The hate crime charges each carry a maximum penalty of 20 years imprisonment, the bomb threats charges each carry a maximum penalty of 10 years imprisonment, and the interstate threats charge, the hoax charge, and the cyberstalking charge each carry a maximum penalty of five years imprisonment. If convicted, Kadar could also be subject to court ordered restitution. […]
This case was investigated by the FBI Tampa Division, FBI Washington Field Office, and FBI Atlanta Division; the U.S. Attorney’s Office for the Middle District of Florida; the U.S. Attorney’s Office for the District of Columbia; U.S. Attorney’s Office for the Middle District of Georgia; the Computer Crime and Intellectual Property Section of the Justice Department’s Criminal Division; and the Criminal Section of the Justice Department’s Civil Rights Division. The Criminal Division’s Office of International Affairs provided significant assistance in this case. Federal authorities also acknowledge and appreciate the assistance and the investigative efforts of the Israeli National Police.
Meanwhile, here’s an example of a real “hate crime” — by Jews against non-Jews.
On August 18, 2010, a group of rabbis gathered in Israel to defend the publication of Torat Ha’Melech (King’s Torah), a rabbinical guidebook for killing non-Jews, including innocent children.
Writing for AlterNet, Max Blumenthal quotes the book’s author, Rabbi Yitzhak Shapira:
“Non-Jews are ‘uncompassionate by nature’ and should be killed in order to ‘curb their evil inclinations.’ If we kill a gentile who has violated one of the seven commandments… there is nothing wrong with the murder. There is justification for killing babies if it is clear that they will grow up to harm us, and in such a situation they may be harmed deliberately, and not only during combat with adults.”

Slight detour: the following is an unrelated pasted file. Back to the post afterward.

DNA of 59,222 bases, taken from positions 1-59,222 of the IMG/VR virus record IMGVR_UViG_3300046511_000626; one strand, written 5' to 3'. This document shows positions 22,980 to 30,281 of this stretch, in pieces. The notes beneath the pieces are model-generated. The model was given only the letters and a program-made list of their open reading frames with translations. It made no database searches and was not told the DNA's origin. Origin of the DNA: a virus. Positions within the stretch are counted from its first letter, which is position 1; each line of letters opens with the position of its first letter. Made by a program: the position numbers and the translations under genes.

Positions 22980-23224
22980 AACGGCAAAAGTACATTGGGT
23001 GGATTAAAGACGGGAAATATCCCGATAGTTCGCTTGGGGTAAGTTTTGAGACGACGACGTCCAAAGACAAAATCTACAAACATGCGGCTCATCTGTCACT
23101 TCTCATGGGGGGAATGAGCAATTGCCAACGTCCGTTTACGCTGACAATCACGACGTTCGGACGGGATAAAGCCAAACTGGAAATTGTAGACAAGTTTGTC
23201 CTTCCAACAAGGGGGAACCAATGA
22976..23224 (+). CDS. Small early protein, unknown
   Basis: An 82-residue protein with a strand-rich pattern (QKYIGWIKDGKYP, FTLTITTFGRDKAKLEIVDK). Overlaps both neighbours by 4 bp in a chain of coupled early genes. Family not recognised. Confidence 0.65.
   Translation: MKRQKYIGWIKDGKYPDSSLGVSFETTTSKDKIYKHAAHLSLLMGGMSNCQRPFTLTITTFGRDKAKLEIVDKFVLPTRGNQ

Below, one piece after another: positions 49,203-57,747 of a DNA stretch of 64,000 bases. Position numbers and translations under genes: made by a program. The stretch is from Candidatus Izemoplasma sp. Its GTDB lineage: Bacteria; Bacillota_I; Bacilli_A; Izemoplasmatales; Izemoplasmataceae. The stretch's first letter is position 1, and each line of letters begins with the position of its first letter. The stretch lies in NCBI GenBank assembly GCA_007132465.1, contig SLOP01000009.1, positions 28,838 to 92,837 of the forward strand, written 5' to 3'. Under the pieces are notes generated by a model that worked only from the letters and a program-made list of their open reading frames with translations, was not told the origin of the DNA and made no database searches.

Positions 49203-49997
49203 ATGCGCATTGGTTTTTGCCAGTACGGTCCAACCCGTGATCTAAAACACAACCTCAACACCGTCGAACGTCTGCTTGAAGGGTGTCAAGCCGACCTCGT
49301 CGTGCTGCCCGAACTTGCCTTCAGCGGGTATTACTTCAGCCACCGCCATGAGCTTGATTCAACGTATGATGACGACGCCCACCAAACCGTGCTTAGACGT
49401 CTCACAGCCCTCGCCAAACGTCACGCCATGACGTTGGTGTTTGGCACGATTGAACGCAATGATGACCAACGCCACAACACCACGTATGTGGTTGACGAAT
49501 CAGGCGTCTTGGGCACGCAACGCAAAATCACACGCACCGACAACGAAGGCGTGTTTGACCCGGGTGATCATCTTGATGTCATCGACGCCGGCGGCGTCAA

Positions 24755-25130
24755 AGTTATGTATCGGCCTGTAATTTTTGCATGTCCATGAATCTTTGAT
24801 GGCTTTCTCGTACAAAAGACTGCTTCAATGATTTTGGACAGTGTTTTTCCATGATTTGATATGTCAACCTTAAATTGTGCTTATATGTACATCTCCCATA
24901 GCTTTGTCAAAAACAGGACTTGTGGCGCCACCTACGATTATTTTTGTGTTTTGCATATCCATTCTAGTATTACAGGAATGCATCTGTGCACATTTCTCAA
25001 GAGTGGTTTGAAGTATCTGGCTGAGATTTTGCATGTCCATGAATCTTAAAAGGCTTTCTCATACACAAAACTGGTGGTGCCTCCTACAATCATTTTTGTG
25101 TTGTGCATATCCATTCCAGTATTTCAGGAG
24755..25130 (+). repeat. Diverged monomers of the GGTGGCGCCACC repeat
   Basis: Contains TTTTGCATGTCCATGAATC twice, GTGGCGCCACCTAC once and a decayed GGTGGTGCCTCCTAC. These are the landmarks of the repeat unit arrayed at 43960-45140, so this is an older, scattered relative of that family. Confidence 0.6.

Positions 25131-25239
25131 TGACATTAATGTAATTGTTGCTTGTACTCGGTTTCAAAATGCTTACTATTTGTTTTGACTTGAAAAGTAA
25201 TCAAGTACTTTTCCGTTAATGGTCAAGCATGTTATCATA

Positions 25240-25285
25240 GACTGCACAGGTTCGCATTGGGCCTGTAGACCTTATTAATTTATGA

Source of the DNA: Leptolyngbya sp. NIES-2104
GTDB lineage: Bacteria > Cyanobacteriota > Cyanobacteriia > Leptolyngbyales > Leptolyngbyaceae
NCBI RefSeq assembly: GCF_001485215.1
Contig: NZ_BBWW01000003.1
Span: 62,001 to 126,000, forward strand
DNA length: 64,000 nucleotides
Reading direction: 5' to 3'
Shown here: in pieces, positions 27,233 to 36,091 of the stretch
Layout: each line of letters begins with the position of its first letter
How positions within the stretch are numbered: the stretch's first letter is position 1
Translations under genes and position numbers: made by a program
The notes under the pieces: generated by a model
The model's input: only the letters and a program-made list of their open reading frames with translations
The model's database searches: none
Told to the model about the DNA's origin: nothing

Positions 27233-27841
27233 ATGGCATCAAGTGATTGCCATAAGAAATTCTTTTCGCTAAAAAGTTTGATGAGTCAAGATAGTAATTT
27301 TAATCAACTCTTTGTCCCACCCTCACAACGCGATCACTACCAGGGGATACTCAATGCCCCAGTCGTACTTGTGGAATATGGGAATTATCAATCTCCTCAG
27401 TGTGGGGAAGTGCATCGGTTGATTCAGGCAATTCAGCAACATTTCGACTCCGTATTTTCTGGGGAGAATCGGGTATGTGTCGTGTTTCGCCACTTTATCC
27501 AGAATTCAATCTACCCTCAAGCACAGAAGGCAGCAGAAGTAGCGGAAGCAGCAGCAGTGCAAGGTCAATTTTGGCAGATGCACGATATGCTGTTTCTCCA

Blumenthal describes what happened at the gathering on August 18, 2010:
Before an audience of 250 supporters including the far-right Israeli Knesset member Michael Ben-Ari, the rabbis declared in the name of the Holy Torah they would not submit to any attempt by the government to regulate their political activities — even and especially if those activities included inciting terrorist attacks against non-Jews. As one wizened rabbi after another rose up to inveigh against the government’s investigation of Torat Ha’Melech until his voice grew hoarse, the gathering degenerated into calls for murdering not just non-Jews, but secular Jews as well.
But Pope Francis conceals the cross by stuffing it inside his waist sash, so as not to offend the delicate sensibilities of Israeli rabbis.
As a matter of fact, in December 2015, the pope’s Vatican’s Commission for Religious Relations with Jews issued a major new document pronouncing that God had never annulled his covenant with the Jewish people, and so Catholics should not try to convert Jews. In so doing, of course, Francis and the Vatican directly contravene what Jesus and St. Paul had said:
“This cup that is poured out for you is the new covenant in my Blood, which will be shed for you.” -Luke 22:20
“In speaking of a new covenant, He makes the first one obsolete.” -Hebrews 8:13